BAQUBA — Broken promises have brought a dramatic increase in anti-U.S. sentiment across the capital city of Iraq’s Diyala province.
Many people in Baquba, capital of Diyala 40 km northeast of Baghdad, had supported U.S. forces when they ousted former Iraqi dictator Saddam Hussein. But failed reconstruction projects and muddled policies mean the U.S. has lost that support.
“The Americans based their strategy in Iraq on certain Shias here who have direct enmity with Sunnis and allegiance to Iran,” resident Ayub Ibrahim told IPS. “This was the source of the gap between certain Shias which the U.S. backs, and certain Sunnis they back.” Shias and Sunnis are different sects within Islam.
The U.S. has also alienated people through its policy of extensive detentions. Many believe that raids that lead to arrests are based on motivated information given to the U.S. military by Shia militiamen who have infiltrated the Iraqi army and police.
“We never witnessed an attempt to arrest Shia people either by the U.S. army or the Iraqi police and army,” resident Abdul Sattar al-Badri told IPS. Most people see no reasonable basis for many of the arrests.
In November the International Committee of the Red Cross said that around 60,000 people are currently detained in Iraq.
“The Americans occupied our country and put our men in prisons,” Dhafir al-Rubaiee, an officer from Iraq’s previous army told IPS. “The majority of these prisoners have been arrested for nothing other than for being Sunni. Every one of these prisoners has a family, and these families now have reason to hate Americans.”
Others blame the lack of security and the destroyed infrastructure for the increasing anti-U.S. sentiment.
“The lack of security is a direct result of the occupation,” resident Abu Ali told IPS. “The Americans crossed thousands of miles to destroy our home and kill our men. They are the reason for all our disasters.”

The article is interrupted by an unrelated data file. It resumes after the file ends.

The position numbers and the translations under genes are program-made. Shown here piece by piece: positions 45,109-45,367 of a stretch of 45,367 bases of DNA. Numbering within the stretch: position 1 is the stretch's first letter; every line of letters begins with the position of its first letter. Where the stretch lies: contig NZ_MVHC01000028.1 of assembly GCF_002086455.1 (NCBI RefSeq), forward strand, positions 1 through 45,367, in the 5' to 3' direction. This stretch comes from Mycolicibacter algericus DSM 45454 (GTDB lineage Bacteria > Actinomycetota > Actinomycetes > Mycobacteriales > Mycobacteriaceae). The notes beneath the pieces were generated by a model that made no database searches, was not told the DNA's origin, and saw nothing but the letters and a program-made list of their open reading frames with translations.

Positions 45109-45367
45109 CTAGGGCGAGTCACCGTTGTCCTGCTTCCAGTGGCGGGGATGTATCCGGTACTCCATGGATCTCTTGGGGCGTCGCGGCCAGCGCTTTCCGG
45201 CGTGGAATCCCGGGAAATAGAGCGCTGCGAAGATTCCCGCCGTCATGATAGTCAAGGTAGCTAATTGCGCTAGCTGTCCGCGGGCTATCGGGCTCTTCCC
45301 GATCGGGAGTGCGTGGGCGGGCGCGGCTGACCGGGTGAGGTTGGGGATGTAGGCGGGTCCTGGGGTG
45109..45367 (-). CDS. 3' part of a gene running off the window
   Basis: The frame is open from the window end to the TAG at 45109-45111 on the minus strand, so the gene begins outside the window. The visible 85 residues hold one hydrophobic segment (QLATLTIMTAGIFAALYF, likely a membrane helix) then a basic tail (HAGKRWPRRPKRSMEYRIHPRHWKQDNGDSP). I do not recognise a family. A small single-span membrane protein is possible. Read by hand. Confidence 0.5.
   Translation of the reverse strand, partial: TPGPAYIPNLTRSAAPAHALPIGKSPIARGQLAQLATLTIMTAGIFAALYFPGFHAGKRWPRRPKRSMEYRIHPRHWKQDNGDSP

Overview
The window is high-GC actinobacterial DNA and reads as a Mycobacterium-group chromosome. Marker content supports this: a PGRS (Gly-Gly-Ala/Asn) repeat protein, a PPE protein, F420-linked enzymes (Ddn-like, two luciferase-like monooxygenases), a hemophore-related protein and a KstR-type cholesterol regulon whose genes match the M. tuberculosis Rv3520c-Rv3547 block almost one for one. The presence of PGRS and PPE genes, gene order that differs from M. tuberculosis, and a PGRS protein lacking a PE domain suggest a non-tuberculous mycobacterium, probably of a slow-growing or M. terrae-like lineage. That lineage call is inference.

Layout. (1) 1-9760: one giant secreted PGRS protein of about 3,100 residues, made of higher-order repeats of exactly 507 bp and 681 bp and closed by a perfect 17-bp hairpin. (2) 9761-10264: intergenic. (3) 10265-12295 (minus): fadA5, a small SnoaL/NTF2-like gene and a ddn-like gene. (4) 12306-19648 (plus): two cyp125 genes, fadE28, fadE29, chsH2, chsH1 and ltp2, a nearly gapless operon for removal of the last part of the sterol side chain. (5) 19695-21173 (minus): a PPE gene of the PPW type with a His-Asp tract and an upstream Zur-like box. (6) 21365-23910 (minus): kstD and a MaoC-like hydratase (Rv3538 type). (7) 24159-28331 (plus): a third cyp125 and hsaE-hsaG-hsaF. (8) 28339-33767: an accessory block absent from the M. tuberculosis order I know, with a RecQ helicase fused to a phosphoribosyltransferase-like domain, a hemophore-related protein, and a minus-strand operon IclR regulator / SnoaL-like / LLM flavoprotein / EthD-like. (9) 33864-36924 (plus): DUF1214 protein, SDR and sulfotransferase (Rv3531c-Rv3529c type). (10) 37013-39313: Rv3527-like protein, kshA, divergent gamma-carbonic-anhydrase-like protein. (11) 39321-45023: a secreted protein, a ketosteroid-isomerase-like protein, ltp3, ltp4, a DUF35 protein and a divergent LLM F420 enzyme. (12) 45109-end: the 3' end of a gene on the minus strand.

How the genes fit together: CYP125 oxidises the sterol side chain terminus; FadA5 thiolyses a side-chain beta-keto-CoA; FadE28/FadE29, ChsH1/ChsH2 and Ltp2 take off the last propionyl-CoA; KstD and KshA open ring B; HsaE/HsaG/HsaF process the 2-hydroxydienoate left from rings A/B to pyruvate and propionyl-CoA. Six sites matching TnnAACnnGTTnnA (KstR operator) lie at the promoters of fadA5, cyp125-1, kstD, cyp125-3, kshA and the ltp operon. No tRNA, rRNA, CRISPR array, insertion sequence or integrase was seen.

Another resident, speaking on condition of anonymity added, “We lived in need during the period of the Saddam government, but we were safe. We were compelled to work sometimes 20 hours a day to earn our living, but we were happy to see our children and relatives together.” U.S. forces, he said, have ended all that.
Abu Tariq believes the U.S. military intentionally destroyed Iraq’s infrastructure. “The Americans destroyed the electricity, water pumping stations, factories, bridges, highways, hospitals, schools, buildings, and opened the borders for strangers and terrorists to get easily into the country,” he said.
The large number of Iraqis killed by U.S. forces has also hardly endeared the forces to the people.
“When targeted by a roadside bomb or suicide bomber, U.S. soldiers shoot at people randomly. Innocent civilians have been killed or injured,” Yaser Abdul-Rahman, a 45-year-old schoolmaster told IPS. “Thousands of people have been killed like this.”
The anti-U.S. sentiment in Baquba is now so high that people no longer hide their distrust of the U.S.
“At the beginning of the occupation, the people of Iraq did not realise the U.S. strategy in the area,” Abu Taiseer, a member of the communist party in the city told IPS. “Their strategy is based on destruction and massacre. They do anything to have their agenda fulfilled.
“Now, Iraqis know that behind the U.S. smile is hatred and violence,” Taiseer added. “They call others violent and terrorists, but what they are doing in Iraq and in other countries is the origin and essence of terror. America is the biggest producer of terror, and they spend huge funds for creating and training death squads all over the world.”
Despite the differing U.S. ways of dealing with Shias and Sunnis, the two sects seem one in their hatred of the U.S.
“Look at our country, it will need 30 years to get back again,” Edan Barham told IPS. “This has nothing to do with sects; all of us are Iraqis, and we should think of Iraq in a better way than sectarian lines.”
“People of Iraq of all sects now realise that it is the occupation represented by the Americans that has damaged the country,” resident Khalil Ibrahim said.
Political analyst Azhar al-Teengane says the only Iraqis who support the occupation are those benefiting directly from it.
“The occupation is good for politicians who have made money, militiamen, contractors and opportunists,” Teengane said. “These form not more than 5 percent of Iraqi people.”
Self-rule could help lower anti-U.S. sentiment, said resident Jalal al-Taee. “In order to improve the situation, the U.S. army should let the people of this city run it.”
(*Ahmed, our correspondent in Iraq’s Diyala province, works in close collaboration with Dahr Jamail, our U.S.-based specialist writer on Iraq who has reported extensively from Iraq and the Middle East)